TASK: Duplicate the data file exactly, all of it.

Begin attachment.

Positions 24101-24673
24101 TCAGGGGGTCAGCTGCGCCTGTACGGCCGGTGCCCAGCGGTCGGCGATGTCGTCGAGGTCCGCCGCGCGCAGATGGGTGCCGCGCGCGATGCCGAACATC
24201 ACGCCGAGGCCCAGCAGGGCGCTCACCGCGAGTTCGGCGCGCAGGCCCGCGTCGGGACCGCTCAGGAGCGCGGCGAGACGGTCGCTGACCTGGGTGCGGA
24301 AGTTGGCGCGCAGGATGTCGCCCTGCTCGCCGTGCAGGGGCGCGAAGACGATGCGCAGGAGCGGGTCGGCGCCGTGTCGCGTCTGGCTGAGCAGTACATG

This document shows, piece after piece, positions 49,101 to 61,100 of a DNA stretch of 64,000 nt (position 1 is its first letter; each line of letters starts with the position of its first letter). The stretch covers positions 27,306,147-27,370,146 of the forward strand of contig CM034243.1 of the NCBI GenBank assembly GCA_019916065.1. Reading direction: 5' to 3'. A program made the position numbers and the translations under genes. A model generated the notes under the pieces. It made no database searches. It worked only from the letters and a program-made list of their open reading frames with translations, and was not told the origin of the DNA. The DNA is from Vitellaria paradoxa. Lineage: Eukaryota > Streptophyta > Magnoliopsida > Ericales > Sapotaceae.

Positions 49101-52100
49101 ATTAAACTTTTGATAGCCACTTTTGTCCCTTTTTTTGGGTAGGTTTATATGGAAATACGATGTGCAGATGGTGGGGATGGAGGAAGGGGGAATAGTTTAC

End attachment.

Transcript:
Positions 24101-24673
24101 TCAGGGGGTCAGCTGCGCCTGTACGGCCGGTGCCCAGCGGTCGGCGATGTCGTCGAGGTCCGCCGCGCGCAGATGGGTGCCGCGCGCGATGCCGAACATC
24201 ACGCCGAGGCCCAGCAGGGCGCTCACCGCGAGTTCGGCGCGCAGGCCCGCGTCGGGACCGCTCAGGAGCGCGGCGAGACGGTCGCTGACCTGGGTGCGGA
24301 AGTTGGCGCGCAGGATGTCGCCCTGCTCGCCGTGCAGGGGCGCGAAGACGATGCGCAGGAGCGGGTCGGCGCCGTGTCGCGTCTGGCTGAGCAGTACATG

This document shows, piece after piece, positions 49,101 to 61,100 of a DNA stretch of 64,000 nt (position 1 is its first letter; each line of letters starts with the position of its first letter). The stretch covers positions 27,306,147-27,370,146 of the forward strand of contig CM034243.1 of the NCBI GenBank assembly GCA_019916065.1. Reading direction: 5' to 3'. A program made the position numbers and the translations under genes. A model generated the notes under the pieces. It made no database searches. It worked only from the letters and a program-made list of their open reading frames with translations, and was not told the origin of the DNA. The DNA is from Vitellaria paradoxa. Lineage: Eukaryota > Streptophyta > Magnoliopsida > Ericales > Sapotaceae.

Positions 49101-52100
49101 ATTAAACTTTTGATAGCCACTTTTGTCCCTTTTTTTGGGTAGGTTTATATGGAAATACGATGTGCAGATGGTGGGGATGGAGGAAGGGGGAATAGTTTAC